Overseas Workday Relief (“OWR”) Print
OWR is only available to individuals who are not domiciled in the UK.
OWR is available to those non-domiciled individuals for the tax year in which the individual becomes UK resident, and for the following two tax years. This is irrespective of how long the individual intends to remain in the UK.
Income relieved under these provisions is taxable on the remittance basis, which must be claimed. Accordingly, the claimant is unlikely to be entitled to the personal allowance. The tax liability is only mitigated if the earnings remain outside the UK.
Tariq first arrived in the UK on 1 June 2020, and is not domiciled here. He has a 2-year contract with a UK employer and during the year 2020/21 his salary is £120,000. PAYE tax of £40,500 is deducted. He spends 60 workdays outside the UK out of a total of 222 workdays in the year. His pay is paid into his overseas bank account, and he claims both the remittance basis, and OWR. His tax liability is calculated as follows:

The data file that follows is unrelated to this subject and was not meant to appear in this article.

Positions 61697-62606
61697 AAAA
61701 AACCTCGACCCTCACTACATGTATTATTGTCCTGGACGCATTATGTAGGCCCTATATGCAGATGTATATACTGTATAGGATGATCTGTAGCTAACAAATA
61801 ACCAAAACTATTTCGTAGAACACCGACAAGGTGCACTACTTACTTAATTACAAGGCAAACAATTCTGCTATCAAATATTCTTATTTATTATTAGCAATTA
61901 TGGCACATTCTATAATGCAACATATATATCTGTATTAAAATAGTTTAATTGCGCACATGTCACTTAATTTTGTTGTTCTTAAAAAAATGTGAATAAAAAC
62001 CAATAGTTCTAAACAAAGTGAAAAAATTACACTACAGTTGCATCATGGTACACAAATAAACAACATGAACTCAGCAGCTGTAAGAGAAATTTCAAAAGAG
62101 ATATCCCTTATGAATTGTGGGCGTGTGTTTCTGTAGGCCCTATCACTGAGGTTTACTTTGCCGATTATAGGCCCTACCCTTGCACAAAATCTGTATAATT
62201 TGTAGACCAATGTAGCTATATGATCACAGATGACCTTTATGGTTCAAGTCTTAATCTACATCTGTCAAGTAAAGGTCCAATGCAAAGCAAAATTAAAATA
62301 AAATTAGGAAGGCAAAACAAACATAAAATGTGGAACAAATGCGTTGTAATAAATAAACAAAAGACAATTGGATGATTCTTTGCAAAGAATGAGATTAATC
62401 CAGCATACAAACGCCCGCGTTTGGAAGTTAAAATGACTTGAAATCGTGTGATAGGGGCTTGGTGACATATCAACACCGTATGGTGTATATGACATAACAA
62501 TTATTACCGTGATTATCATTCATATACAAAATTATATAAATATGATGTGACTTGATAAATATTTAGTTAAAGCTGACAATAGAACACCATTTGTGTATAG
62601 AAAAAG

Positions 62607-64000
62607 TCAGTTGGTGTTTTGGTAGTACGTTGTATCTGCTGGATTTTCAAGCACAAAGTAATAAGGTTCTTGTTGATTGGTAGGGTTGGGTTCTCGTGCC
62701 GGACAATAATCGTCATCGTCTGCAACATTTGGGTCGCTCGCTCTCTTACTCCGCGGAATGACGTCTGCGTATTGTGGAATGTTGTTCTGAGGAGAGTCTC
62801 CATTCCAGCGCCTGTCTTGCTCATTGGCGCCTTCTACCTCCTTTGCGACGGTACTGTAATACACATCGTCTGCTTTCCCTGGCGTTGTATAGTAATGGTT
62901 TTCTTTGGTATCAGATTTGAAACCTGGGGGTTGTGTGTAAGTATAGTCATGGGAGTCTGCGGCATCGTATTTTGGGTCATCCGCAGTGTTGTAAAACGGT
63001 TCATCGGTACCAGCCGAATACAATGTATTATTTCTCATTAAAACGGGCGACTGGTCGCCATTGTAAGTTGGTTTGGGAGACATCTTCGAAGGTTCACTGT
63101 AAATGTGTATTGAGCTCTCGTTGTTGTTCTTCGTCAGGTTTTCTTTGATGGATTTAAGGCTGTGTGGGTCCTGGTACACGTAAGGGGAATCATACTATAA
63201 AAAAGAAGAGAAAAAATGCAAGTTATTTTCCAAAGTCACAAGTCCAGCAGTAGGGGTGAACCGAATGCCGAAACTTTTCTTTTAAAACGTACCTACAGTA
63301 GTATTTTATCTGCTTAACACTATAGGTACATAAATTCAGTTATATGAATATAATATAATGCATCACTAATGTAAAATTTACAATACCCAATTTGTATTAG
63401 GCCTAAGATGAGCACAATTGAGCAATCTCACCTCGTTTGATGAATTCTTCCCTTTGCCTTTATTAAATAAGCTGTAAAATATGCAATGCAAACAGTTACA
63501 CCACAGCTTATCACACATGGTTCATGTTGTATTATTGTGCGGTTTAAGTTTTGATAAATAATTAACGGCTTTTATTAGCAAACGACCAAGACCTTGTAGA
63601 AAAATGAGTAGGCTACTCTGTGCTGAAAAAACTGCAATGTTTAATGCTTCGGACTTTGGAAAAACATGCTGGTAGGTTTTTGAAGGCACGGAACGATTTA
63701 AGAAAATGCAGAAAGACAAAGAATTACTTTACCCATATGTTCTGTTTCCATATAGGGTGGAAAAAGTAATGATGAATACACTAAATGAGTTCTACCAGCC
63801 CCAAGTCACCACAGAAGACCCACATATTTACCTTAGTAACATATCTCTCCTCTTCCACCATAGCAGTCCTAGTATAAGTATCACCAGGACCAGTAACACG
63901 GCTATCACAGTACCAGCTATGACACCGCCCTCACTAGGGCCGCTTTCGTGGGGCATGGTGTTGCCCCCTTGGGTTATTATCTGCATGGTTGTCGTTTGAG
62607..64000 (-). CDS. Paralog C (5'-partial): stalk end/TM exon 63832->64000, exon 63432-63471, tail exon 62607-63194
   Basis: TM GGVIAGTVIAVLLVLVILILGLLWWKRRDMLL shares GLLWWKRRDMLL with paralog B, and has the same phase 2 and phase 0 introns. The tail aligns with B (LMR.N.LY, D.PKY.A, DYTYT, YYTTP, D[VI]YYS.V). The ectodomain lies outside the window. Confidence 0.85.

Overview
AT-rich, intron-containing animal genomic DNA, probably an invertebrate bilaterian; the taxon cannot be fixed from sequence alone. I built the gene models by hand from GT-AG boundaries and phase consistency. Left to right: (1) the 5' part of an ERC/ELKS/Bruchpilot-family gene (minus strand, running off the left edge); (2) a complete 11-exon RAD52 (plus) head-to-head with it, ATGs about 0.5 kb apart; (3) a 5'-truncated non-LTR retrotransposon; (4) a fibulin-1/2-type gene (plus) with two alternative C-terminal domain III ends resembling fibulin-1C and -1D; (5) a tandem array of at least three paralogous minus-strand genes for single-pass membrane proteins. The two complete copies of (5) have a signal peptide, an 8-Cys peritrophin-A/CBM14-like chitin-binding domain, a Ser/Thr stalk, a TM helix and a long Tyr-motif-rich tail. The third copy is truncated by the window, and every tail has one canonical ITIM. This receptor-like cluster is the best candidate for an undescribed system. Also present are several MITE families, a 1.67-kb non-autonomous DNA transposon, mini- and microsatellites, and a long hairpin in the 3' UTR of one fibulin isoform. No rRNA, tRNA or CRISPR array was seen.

|Relief due £120,000 x 60/222||32,432|
|First 37,500 @ 20%||7,500|
|Balance 50,068 @ 40%||20,027|
|Less tax deducted under PAYE||40,500|
|Tax repayment due||12,973|
The full OWR will only be available if Tariq has limited his remittances to the UK to the net salary after both tax and NIC relating to his UK duties. Otherwise, part of the earnings relating to the overseas workdays will be remitted to the UK and become taxable on the remittance basis. In addition, as the amount of Tariq’s unremitted overseas income is in excess of £2,000 he loses his personal allowance, and CGT annual allowance on claiming the remittance basis.
Tariq’s employer may apply to HMRC for authority under the provisions of Section 690 ITEPA 2003 to operate PAYE on the estimated proportion of Tariq’s salary attributable to UK workdays. By reducing the income tax deducted from the salary, Tariq will automatically benefit from reduced remittances to the UK.